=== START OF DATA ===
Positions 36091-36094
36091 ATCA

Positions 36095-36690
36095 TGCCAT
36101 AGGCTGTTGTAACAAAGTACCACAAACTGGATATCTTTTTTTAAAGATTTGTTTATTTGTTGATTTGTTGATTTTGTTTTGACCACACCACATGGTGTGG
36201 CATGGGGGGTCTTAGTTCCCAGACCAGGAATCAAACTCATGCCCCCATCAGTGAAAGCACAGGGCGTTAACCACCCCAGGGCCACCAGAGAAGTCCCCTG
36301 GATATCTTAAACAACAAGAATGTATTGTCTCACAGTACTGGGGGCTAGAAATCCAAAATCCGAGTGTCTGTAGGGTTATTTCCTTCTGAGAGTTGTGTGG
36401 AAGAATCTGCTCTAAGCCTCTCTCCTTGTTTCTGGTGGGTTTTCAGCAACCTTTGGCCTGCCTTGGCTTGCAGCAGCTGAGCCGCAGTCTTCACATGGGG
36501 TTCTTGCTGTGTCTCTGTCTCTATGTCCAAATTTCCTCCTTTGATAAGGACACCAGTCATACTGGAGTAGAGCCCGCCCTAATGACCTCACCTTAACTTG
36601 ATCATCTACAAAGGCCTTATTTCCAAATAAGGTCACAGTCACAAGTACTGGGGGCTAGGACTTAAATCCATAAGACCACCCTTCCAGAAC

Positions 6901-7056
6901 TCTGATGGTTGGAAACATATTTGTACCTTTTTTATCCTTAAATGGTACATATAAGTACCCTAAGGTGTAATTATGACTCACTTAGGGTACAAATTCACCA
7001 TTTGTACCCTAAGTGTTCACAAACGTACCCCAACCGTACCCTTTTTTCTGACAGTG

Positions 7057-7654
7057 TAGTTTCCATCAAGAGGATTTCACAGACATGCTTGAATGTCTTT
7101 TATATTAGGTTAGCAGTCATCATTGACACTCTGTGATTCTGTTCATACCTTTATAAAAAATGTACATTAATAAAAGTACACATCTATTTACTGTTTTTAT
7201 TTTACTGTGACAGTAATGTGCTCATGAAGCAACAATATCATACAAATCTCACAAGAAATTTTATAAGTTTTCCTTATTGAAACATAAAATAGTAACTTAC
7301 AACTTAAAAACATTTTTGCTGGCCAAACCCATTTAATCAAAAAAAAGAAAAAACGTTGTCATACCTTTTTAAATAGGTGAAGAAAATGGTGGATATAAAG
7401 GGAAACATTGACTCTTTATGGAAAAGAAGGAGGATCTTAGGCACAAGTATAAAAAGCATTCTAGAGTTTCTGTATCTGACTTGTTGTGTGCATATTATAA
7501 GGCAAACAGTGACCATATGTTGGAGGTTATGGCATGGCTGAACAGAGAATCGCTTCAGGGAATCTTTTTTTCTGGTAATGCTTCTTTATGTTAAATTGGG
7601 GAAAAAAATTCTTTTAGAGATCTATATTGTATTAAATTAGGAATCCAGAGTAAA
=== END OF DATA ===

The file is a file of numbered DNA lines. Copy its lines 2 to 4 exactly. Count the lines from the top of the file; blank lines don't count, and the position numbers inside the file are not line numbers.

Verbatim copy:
36091 ATCA

Positions 36095-36690
36095 TGCCAT